Ramirez finds redemption
FRISCO, Texas -- It's fitting that in a season with enough ups and downs to induce an acute bout of nausea, the Los Angeles Galaxy's championship-winning goal was scored by Pando Ramirez, a player who, after a bright start to the season, had faded into obscurity. But like his team, Ramirez finished the season with a flourish, and it was his sublime volley in overtime that added some luster to an otherwise dour final in which Los Angeles prevailed 1-0.
The only other goal Ramirez scored this season was a penalty kick he tallied back in September against Colorado. But when New England goalkeeper Matt Reis punched Donovan's corner kick right to the Guatemalan international, he duly lashed the ball home, and a season's worth of frustration came pouring out.
"It's an incredible emotion," Ramirez said. "You can't really describe what you feel, to score a goal of this magnitude. It was beautiful, and you don't realize what you are feeling."
Back in midsummer, the Galaxy knew all too well what they were feeling. Some positively schizophrenic play by Los Angeles had many viewing the Galaxy as the biggest underachievers in MLS. But L.A.'s season was rescued with help from a most unlikely source; that redheaded stepchild of U.S. soccer competitions, the U.S. Open Cup.
It's a tournament that is treated by many coaches with contempt. How else can you explain that many teams will field almost a reserve lineup in the Open Cup and play full strength in an otherwise meaningless league game? But it's a competition that mirrors closely the crapshoot that is the MLS playoffs.
"Those [Open Cup] games, whether it was the first round or the final, it was do or die," Galaxy captain Peter Vagenas said. "It prepared us for games like this."
L.A.'s Cup run also gave the team a badly needed dose of confidence, especially when the road-averse Galaxy defeated San Jose in the quarterfinals at Spartan Stadium, 2-1. The side claimed its first trophy of the season a few weeks later, and -- according to Donovan -- it got the players thinking.
"We were like, 'If we can win the Open Cup, why not the MLS Cup?' I think we went through that last stretch of the season thinking that way. We weren't perfect through that stretch, but we were getting better, things were improving, and I think we realized we had a chance."
Once the playoffs hit, it was a chance the Galaxy sank their teeth into like a rabid dog and never let go. Head coach Steve Sampson's decision to move Donovan back up top galvanized the Los Angeles attack, and the team came together defensively. For all the criticism of the league's playoff format, the fact remains that Los Angeles outplayed every one of its postseason opponents, and that was especially true Sunday.
The game plan of Revs head coach Steve Nicol was to possess the ball and thus starve Galaxy front-runners Donovan and Herculez Gomez of service. At times, the Revolution succeeded, but it was a benign form of possession. L.A. was content to watch the likes of Daniel Hernandez and Shalrie Joseph knock the ball around in the middle third of the field. But creating chances in front of the goal required a higher tempo, especially against a Galaxy defense that had the likes of Tyrone Marshall and Ugo Ihemelu at the top of their game.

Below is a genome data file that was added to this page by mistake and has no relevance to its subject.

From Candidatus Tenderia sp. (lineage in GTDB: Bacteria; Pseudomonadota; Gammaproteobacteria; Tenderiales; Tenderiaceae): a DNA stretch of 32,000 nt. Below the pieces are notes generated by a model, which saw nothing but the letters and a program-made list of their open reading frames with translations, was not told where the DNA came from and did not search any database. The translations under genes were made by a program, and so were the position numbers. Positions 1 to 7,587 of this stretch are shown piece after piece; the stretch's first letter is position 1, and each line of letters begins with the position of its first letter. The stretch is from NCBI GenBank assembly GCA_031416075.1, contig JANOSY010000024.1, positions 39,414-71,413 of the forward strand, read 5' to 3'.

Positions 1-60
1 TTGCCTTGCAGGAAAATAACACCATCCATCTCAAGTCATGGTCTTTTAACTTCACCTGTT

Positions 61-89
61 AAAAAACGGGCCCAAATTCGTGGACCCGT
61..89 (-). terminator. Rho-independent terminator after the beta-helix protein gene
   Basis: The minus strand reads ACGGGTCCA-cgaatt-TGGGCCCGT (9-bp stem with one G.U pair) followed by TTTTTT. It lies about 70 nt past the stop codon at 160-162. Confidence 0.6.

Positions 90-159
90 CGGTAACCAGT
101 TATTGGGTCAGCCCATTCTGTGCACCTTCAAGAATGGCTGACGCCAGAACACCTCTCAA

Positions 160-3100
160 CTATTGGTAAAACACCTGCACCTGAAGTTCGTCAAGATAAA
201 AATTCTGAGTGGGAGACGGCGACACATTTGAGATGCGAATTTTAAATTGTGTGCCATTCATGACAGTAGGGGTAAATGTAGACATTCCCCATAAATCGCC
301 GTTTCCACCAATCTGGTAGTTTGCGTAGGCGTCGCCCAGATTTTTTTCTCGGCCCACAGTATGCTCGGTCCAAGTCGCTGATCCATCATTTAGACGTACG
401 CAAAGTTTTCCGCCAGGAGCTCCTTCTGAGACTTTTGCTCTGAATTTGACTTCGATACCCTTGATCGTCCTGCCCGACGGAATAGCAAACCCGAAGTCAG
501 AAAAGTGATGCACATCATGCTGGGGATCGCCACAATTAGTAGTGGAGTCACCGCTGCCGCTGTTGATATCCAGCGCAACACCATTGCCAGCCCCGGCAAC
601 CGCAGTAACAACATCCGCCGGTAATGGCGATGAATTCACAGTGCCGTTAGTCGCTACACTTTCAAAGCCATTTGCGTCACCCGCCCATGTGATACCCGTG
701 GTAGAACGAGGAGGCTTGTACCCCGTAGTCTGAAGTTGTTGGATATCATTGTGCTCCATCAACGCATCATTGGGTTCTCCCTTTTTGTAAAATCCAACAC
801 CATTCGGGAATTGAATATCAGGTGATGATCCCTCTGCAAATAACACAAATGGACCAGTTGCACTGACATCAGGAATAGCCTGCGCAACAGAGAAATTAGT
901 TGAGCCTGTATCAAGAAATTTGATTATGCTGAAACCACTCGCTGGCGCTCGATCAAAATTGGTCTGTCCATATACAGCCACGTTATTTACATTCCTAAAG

None of the Revs' attackers, in particular Steve Ralston and Clint Dempsey, was up to the challenge. With Ralston seeing a lot of the ball, the expectation was that Taylor Twellman or Pat Noonan eventually would latch on to one of his trademark crosses. But the Revolution midfielder's delivery was subpar, and with Dempsey offering little support, Twellman and Noonan were the ones left stranded. In fact, so frustrated was Twellman that later in the match he was making runs out wide in a desperate attempt to find the ball.
For New England, it continued a postseason trend that saw its offense bear little resemblance to the high-octane machine of the regular season. Players such as Ralston, Joseph and Noonan all carried injuries into the playoffs, and that certainly affected the Revolution attack. Playing at such a consistently high level all season took its toll, as well, leading Nicol to conclude that the final "was a game too far" for his side.
It wasn't until the introduction of Jose Cancela and Andy Dorman, which allowed Dempsey to move up top, that New England began to look remotely dangerous. It was Cancela who narrowly missed tying the score in the 118th minute, when Ihemelu's diving, headed clearance sent the Uruguayan's goal-bound shot narrowly wide. Ihemelu later quipped, "I probably got about two dreadlocks on [the ball]."
Los Angeles, meanwhile, was playing at a higher level. Not only was the Galaxy defense smothering the Revolution attack, but the team's efforts to spring quick counterattacks presented Gomez and Donovan with several good chances. Among those was a fierce drive from Gomez just before halftime that Reis did well to parry away.
New England adjusted in the second half, and the quick-strike opportunities began to dry up. But L.A. still had some great chances and really should have settled things before overtime. Cobi Jones rattled the bar in the 83rd minute, and Gomez should have done better two minutes earlier, when his breakaway attempt saw him opt for a cheeky lob rather than a more direct finish.
L.A.'s poor finishing gave the impression that perhaps the Galaxy's postseason luck was running out, but Ramirez took care of things in the extra session. Although some will argue that an undeserving team claimed the championship, the best-performing playoff side ultimately came out on top.
Jeff Carlisle covers MLS for ESPNsoccernet. He can be reached at firstname.lastname@example.org.